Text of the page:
ITRA Global Reports: Technology Sector Ignites New York City Real Estate Market

According to ITRA Global / Vicus Partners, in the first quarter of this year, technology, media and information firms took more space in New York City than financial companies.

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Andrew Stein

These days, you pay less in an iconic building like the Grey Bar Building (420 Lexington Avenue), which is attached to Grand Central Station, than you would in a cool loft space in Union Square or in the Flat Iron district.

New York City, NY (PRWEB) August 30, 2013

Unprecedented things are happening in Gotham and it’s all Tech. According to Andrew Stein, Principal of Vicus Partners, Downtown New York City Affiliate of ITRA Global, “Tech firms, which previously stayed put in the Silicon Valley and left New York to the financial firms, have begun putting down roots in Manhattan and the impact is being felt in the market.”

In the first quarter of this year, technology, media and information firms took more space than financial companies. This is a first in the history of the NYC office leasing market. Further, pricing is being turned on its head. Previously popular buildings are suffering from high vacancy rates, and previously less popular buildings are boasting sky-high rents. “These days, you pay less in an iconic building like the Grey Bar Building (420 Lexington Avenue), which is attached to Grand Central Station, than you would in a cool loft space in Union Square or in the Flat Iron district. Loft spaces in these downtown areas previously rented for $30 a square foot, and are now commanding almost twice that”, states Stein.

Tech firms are young, hip, and entrepreneurial, and don’t want to be in a stuffy building on Madison Avenue, jammed into an elevator with a bunch of suits. They want to be in cool buildings with big windows and high ceilings, and they want to be with similar companies. There is evidence of in Union Square, the Flat Iron District, the Meat Packing District, Soho, Tribeca and Hudson Square. These areas were always destinations for creative firms but now are the epicenter of the burgeoning tech movement. As a result, vacancy is down and rents are up. As an example, Union Square has the lowest vacancy rate of any sub-market in Manhattan.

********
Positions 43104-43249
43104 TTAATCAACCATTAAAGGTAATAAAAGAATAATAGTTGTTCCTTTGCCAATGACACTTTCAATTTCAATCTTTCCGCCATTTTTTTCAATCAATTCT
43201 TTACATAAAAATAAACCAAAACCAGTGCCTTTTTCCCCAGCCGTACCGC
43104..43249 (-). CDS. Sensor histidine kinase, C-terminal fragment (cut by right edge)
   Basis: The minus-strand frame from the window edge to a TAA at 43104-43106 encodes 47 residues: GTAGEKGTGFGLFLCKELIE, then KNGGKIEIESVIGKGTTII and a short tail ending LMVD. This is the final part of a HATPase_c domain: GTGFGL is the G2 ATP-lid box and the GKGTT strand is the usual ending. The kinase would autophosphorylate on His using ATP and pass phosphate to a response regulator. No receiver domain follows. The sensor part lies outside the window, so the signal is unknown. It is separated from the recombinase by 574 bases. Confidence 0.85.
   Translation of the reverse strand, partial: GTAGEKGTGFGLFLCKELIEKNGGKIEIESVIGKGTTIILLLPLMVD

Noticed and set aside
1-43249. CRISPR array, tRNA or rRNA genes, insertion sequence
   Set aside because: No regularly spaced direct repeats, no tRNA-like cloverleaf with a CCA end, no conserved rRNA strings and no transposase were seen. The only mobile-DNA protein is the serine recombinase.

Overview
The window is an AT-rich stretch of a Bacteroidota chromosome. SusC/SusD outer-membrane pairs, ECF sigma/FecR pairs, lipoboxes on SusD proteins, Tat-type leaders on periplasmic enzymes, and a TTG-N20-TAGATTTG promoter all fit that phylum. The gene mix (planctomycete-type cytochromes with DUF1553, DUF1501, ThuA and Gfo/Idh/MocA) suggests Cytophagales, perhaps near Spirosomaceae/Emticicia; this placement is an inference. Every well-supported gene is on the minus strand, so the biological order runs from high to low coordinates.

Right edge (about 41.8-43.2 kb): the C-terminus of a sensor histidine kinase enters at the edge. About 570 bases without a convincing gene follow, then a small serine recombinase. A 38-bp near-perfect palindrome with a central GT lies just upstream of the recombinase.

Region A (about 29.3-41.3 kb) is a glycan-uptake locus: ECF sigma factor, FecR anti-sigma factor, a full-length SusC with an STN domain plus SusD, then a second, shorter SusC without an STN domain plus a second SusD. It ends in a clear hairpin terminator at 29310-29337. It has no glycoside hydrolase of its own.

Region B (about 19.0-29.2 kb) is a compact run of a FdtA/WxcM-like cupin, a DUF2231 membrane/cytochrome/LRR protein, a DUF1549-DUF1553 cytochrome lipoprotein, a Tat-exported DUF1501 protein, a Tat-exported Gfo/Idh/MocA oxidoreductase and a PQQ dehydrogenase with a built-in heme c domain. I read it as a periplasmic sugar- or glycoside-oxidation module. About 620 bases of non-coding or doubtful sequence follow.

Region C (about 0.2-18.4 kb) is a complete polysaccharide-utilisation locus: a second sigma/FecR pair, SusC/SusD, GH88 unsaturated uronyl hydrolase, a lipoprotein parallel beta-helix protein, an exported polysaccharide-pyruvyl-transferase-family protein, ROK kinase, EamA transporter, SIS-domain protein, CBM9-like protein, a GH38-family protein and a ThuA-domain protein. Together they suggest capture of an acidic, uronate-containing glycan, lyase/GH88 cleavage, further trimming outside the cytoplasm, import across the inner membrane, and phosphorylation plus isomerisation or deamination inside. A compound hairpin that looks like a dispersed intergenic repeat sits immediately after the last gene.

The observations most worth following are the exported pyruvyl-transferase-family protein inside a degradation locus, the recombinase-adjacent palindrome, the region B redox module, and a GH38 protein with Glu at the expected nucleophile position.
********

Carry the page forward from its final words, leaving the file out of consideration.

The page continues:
Tenants in these areas include blue chip names like Google and Yelp, a variety of tech incubators, educational plays like General Assembly, and West Coast power-houses who suddenly want to be in NYC. These companies that are out to change the world have already changed the face of NYC commercial real estate.

Other popular technology companies, such as blogging platform Tumblr, which recently moved its office to 21st and Park in Flat Iron, and Foursquare, which calls 568 Broadway (at Prince Street) home, are also contributing to the tech real estate boom. Interestingly, two of the techs biggest names, Facebook and Twitter, are currently occupying space near Grand Central, at 335 and 340 Madison Avenue, respectively – with Twitter occupying Facebook’s former space at 340 Madison.

It remains to be seen whether Facebook and Twitter’s move back up to Madison Avenue, which was previously known as the hub of the advertising industry, will spawn another wave of change. But for now, it seems that midtown south and the cool neighborhoods that abut it are the place to be – and be seen.

ITRA Global is the largest commercial real estate organization devoted to representing corporate tenants and buyers. With coverage in major markets around the world, ITRA Global consists of seasoned professionals with an average of twenty years’ experience and is differentiated by its focus on advocacy for the corporate tenant and buyer. Clients benefit by having an experienced professional as their trusted advisor -- conflict-free representation with total objectivity.

For more information about New York’s vibrant technology market City, contact Bert Rosenblatt or Andrew Stein at 1.212.880.3747.


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  • Beth Wade
    ITRA Global
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